- Laboratory tests confirmed the presence of ricin, Senate official says
- The letter had a Memphis, Tennessee, postmark and no return address
- It was addressed to Sen. Roger Wicker, R-Mississippi
- Ricin is a highly toxic substance derived from castor beans
An envelope that tested positive for the deadly poison ricin was intercepted Tuesday afternoon at the U.S. Capitol's off-site mail facility in Washington, congressional and law enforcement sources tell CNN.
Senate Majority Leader Harry Reid said he was told the letter was addressed to the office of Sen. Roger Wicker, R-Mississippi. A laboratory in Maryland confirmed the presence of ricin after initial field tests indicated the poison was present, according to Senate Sergeant-at-Arms Terrance Gainer.
However, the FBI said additional testing is needed as field and preliminary tests produce inconsistent results.
"Only a full analysis performed at an accredited laboratory can determine the presence of a biological agent such as ricin," according to the bureau. "Those tests are in the process of being conducted and generally take from 24 to 48 hours."
A law enforcement source said more tests would be conducted at the Army's biomedical research laboratory at Fort Detrick, Maryland.
The letter had a Memphis, Tennessee, postmark and no return address, Gainer wrote in an e-mail to senators and aides.
Sen. Claire McCaskill told reporters after a briefing for lawmakers that a suspect has already been identified in the incident, but a knowledgeable source said no one was in custody Tuesday night.
Wicker, the junior senator from Mississippi, has been assigned a protective detail, according to a law enforcement source.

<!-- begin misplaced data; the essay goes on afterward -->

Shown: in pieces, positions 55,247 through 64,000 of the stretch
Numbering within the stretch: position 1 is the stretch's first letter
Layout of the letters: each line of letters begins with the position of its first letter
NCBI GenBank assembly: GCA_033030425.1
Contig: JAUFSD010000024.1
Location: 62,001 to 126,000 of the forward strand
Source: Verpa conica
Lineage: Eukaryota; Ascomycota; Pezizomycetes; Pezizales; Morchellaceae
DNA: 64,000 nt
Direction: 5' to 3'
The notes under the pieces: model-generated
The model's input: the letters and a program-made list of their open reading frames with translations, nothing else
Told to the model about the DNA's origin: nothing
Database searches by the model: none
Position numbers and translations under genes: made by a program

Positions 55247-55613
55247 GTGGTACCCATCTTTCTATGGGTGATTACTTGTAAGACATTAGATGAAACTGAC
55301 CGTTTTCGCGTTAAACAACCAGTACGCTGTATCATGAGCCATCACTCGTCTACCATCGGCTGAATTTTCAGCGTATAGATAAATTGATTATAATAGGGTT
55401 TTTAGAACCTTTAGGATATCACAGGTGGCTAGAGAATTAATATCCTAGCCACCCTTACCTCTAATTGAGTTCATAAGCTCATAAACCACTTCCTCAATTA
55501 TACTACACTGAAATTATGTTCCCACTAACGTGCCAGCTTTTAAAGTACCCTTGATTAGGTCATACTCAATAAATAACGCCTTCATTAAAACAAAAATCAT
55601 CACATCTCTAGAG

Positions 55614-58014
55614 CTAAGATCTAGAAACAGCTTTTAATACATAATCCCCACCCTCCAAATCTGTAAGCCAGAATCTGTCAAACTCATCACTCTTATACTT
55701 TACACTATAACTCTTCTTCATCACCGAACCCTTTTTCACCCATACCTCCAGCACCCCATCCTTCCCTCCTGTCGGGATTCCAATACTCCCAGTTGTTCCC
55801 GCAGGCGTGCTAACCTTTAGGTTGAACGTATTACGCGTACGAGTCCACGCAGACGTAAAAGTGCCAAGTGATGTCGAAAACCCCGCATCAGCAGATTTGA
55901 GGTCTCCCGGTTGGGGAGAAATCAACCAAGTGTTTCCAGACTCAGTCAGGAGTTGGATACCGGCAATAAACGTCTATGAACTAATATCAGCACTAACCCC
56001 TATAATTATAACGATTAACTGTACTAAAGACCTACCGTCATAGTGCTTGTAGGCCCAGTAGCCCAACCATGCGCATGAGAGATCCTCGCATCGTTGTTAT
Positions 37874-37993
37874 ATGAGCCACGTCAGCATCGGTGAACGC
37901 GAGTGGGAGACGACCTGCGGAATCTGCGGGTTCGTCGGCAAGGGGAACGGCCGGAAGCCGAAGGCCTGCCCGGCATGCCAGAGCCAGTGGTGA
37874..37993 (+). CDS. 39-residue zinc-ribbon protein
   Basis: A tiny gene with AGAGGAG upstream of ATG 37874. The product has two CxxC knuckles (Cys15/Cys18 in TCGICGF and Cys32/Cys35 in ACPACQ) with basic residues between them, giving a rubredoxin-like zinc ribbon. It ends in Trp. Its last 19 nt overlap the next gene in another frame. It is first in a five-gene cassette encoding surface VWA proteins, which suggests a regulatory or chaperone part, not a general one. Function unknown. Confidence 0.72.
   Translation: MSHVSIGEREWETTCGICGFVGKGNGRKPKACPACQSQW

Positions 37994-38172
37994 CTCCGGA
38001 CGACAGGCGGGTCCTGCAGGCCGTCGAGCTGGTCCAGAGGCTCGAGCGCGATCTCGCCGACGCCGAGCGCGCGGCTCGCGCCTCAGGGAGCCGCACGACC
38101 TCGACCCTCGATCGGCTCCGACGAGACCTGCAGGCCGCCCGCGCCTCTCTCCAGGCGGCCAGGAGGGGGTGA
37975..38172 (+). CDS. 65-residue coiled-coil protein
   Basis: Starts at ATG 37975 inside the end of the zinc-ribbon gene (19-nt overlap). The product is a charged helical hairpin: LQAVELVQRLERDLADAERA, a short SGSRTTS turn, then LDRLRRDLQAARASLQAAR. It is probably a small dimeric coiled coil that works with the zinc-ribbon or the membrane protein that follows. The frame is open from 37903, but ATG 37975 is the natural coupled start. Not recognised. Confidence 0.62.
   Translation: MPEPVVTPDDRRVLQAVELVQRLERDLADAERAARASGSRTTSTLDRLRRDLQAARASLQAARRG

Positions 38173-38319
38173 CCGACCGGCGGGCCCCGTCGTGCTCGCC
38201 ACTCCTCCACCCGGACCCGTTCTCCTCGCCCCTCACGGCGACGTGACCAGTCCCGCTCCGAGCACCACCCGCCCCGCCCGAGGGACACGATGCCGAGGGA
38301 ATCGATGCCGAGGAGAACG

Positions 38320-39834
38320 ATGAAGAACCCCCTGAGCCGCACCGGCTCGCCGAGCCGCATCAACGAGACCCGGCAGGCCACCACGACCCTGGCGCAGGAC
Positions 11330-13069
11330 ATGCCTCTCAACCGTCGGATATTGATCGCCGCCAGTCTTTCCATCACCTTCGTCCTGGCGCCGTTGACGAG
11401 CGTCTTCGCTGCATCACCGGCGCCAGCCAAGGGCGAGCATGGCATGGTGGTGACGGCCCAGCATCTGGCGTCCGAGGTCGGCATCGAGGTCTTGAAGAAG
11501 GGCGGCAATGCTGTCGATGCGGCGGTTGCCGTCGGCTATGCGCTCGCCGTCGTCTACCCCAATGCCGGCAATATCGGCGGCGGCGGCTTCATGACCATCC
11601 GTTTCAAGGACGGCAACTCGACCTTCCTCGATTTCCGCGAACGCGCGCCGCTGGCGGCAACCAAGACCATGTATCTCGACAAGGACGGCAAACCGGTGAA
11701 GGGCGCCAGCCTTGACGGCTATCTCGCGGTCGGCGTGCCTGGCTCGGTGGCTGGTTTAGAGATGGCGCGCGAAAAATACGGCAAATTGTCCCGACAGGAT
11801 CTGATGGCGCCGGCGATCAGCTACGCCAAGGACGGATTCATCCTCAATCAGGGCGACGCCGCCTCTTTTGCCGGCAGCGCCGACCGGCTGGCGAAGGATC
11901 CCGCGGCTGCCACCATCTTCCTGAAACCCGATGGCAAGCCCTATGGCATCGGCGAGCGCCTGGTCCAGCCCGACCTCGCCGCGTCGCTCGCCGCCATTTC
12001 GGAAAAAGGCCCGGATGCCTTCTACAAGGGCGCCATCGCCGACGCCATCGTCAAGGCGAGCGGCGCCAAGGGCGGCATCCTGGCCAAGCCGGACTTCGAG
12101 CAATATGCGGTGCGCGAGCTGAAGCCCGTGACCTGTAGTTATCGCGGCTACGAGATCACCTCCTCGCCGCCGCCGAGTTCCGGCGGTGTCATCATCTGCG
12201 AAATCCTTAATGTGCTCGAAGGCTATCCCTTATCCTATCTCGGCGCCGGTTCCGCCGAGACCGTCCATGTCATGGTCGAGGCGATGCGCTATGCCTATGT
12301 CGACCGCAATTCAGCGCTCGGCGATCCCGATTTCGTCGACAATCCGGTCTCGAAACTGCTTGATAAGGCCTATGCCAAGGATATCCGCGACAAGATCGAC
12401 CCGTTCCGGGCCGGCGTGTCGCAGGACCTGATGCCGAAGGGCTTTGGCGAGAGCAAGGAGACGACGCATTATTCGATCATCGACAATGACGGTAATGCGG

Postal workers started handling mail at a site off Capitol Hill after the 2001 anthrax attacks that targeted then-Majority Leader Tom Daschle and Vermont Sen. Patrick Leahy, among others. Senators were told the post office would be temporarily shut down "to make sure they get everything squared away," McCaskill, D-Missouri, said Tuesday afternoon.
"The bottom line is, the process we have in place worked," she said. Members will be warning their home-state offices to look out for similar letters, she added.
A previous ricin scare hit the Capitol in 2004, when tests identified a letter in a Senate mailroom that served then-Majority Leader Bill Frist's office. The discovery forced 16 employees to go through decontamination procedures, but no one reported any ill effects afterward, Frist said.
Ricin is a highly toxic substance derived from castor beans. As little as 500 micrograms -- an amount the size of the head of a pin -- can kill an adult. There is no specific test for exposure and no antidote once exposed.
It can be produced easily and cheaply, and authorities in several countries have investigated links between suspect extremists and ricin. But experts say it is more effective on individuals than as a weapon of mass destruction.
Ricin was used in the 1978 assassination of Bulgarian dissident Georgi Markov. The author, who had defected nine years earlier, was jabbed by the tip of an umbrella while waiting for a bus in London and died four days later.
Wicker, 61, was first appointed by former Republican Gov. Haley Barbour to the U.S. Senate in December 2007 after the resignation of then-Sen. Trent Lott. He was then elected to the seat in 2008 and won re-election in 2012 to a second term.
Before joining the Senate, he was a U.S. representative in the House from 1995 to 2007. Before that, he served in the Mississippi Senate.